Few can claim that ghost-writing love letters for inmates behind bars in a maximum-security prison replete with longing, lust, and remorse are a regular part of their day job.
To Adam Blacksmith, who has taught at Long Bay Gaol for more than a decade, the formidable challenges of working as a special education teacher serve as inspiration to his latest chapter “Blind to the Sea”. Playing the role of teacher, mentor and counsellor for his students, Blacksmith’s Day job provides the perfect muse and exploratory fodder for a brooding indie-folk album.
In his second full-length undertaking, Blacksmith continues inviting inquiry into issues that usually fly under-the-radar, yet are salient to the living of a fulfilled and connected life. Crime and punishment, relationships, identity and Australian Aboriginal history are but some of the topics achingly brought to life, with each song steeped in metaphor and intricately layered with prose that drip-feeds its secrets.
This instalment, sees the introduction of producer Jordan Ellery after a chance meeting as opponents in a squash tournament. While Blacksmith continues to draw influence from Augie March, Dylan and The Drones, his song writing has evolved with the help of classically trained Ellery to include melodic choruses and harmonies while remaining true to his folk-poet style. The collaboration has resulted in an eclectic sound that will have die-hard indie fans, folk fiends and shoe-gazing gin swillers nodding their heads in tandem.
The original release date for “Blind to the Sea” was planned for August 2021, however Adam took some time off to feature in the SBS documentary “Lost For Words” as the on-screen teacher an achievement he is extremely proud of.
In 2017, after the NSW prison reform saw education privatised and teachers made redundant, Blacksmith teamed up with Murray Cook his former colleague and music teacher of 21 years to embark on a song-writing project for inmates across NSW to write and record their own songs. The result was a stunning 21- song album, titled “Ballads behind Bars”, a body of work that encapsulates Blacksmith’s passion for giving voice to the voiceless.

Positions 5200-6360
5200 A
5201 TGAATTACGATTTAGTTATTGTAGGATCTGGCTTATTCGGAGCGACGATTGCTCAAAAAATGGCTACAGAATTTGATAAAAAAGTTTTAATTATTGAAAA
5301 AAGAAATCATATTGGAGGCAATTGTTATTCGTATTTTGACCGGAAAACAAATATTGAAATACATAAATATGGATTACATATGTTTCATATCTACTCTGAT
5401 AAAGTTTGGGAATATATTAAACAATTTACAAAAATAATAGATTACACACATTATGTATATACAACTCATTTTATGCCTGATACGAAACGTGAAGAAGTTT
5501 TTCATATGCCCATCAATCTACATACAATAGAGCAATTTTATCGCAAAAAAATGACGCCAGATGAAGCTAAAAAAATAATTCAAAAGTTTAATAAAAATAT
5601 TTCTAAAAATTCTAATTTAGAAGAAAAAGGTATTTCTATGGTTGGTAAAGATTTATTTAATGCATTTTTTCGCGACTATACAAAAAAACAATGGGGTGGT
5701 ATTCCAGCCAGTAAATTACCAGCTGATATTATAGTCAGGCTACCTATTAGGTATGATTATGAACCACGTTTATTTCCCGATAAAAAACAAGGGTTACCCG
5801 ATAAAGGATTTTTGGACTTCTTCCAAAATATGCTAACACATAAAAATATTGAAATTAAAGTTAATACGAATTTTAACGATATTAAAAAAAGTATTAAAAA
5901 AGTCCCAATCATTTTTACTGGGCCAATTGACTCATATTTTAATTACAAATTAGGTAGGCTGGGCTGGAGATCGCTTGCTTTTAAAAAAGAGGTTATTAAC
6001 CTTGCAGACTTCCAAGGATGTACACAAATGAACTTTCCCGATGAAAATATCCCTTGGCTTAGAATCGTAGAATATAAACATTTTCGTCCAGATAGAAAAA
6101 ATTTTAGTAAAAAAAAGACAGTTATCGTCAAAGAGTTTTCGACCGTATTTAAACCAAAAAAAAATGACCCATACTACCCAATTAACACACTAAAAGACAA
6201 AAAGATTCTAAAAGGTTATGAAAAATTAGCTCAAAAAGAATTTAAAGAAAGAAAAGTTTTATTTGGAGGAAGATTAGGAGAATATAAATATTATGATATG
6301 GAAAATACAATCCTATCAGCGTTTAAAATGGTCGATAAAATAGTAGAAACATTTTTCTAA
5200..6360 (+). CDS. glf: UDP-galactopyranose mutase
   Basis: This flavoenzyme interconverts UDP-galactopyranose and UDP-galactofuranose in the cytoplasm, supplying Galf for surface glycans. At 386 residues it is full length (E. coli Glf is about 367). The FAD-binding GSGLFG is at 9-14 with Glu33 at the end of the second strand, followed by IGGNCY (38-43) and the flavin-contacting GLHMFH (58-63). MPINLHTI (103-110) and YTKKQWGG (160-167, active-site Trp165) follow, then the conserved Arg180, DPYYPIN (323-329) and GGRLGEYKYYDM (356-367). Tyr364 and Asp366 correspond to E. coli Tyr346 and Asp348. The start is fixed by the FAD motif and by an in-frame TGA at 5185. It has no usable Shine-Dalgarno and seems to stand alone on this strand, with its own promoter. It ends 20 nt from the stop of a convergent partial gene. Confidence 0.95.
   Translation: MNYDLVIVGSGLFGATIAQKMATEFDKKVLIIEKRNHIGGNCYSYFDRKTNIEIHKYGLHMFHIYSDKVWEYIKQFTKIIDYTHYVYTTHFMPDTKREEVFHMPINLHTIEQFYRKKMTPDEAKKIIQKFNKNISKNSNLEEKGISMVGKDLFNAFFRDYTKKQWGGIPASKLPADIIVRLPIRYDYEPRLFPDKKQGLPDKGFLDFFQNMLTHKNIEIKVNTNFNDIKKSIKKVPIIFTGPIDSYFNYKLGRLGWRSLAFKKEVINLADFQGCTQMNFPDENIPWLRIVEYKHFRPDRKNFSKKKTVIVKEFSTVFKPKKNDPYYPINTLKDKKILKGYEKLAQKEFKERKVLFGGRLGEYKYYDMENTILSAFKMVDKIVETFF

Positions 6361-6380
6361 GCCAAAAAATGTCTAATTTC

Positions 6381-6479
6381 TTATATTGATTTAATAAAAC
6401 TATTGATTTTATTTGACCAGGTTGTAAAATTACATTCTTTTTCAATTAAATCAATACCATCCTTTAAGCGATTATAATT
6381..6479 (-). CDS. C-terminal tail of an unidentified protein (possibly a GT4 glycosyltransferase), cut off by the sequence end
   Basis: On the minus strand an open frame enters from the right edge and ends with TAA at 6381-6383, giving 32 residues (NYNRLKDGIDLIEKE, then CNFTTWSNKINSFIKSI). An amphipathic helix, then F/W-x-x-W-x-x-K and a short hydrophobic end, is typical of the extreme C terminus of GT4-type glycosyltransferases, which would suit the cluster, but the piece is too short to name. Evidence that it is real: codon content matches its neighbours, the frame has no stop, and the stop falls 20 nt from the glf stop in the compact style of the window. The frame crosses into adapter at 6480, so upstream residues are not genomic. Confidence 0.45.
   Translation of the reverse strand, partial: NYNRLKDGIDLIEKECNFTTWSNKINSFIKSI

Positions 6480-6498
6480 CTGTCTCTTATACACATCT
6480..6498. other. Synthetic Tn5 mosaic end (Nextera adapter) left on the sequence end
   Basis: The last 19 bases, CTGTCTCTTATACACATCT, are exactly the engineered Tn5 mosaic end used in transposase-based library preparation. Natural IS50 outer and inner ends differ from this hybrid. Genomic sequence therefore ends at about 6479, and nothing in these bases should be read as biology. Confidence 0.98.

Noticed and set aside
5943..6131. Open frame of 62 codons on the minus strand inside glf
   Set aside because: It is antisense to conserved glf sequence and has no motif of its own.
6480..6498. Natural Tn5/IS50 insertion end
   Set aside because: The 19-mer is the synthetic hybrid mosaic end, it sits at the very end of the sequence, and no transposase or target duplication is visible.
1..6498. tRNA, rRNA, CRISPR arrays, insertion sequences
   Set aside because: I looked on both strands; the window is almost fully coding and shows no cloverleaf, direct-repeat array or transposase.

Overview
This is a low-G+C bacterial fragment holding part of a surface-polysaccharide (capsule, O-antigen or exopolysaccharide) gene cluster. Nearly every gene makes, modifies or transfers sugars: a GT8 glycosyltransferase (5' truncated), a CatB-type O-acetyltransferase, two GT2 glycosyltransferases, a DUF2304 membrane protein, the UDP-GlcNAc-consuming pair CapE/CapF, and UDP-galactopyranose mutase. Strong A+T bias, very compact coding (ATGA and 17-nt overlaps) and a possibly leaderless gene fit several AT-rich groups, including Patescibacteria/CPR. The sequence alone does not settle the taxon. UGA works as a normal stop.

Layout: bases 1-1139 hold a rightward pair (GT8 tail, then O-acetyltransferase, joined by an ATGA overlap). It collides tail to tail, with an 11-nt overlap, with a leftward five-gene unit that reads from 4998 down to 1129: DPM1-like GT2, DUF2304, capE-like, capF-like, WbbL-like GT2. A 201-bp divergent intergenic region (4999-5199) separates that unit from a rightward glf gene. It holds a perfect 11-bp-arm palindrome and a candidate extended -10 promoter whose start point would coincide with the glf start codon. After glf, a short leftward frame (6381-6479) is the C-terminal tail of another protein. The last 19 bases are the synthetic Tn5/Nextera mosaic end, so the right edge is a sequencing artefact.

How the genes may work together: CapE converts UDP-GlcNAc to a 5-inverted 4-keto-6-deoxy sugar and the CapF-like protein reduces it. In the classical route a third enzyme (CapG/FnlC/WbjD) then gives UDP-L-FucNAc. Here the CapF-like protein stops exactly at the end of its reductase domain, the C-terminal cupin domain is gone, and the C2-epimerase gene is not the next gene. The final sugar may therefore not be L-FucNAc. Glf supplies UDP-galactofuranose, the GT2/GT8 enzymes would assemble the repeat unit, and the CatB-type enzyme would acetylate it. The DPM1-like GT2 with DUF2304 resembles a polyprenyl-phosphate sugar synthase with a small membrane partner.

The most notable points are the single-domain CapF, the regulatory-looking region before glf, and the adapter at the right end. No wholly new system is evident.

Blacksmith’s stomping ground, Maroubra is more co-creator than mere backdrop. Its history of bedlam and disrepute belies the unpretentious camaraderie and down-to-earth community where Blacksmith forms part of the furniture. Maroubra’s proud Aboriginal history also strikes a very personal chord with Blacksmith who learned of his Darug lineage in adulthood. Songs such as “Home of Anangu” and “Blood on The Wattle” serve as tribute to his renewed sense of identity and pay homage to the untold trauma Aboriginal Australians and their land have endured for centuries.
Not unlike his milieu, Blacksmith too straddles dual music citizenship. While his subject matter and stage presence alludes to a pensive, straight-faced adult, his role as the resident screamer in the genre-bending metal-cabaret-circus-jazz band, CraZy BaBy BooGie BaNaNas reveals his comedic, laid back, and playful side.
Blind to The Sea is the brainchild of a songwriter unafraid to expose old wounds in the discovery of new gems. Fundamentally, it invites us to check our blind spots and the masks we wear in our haste to move forward and is a reminder that the sea cannot and will not be ignored as oblivious as we choose to be.
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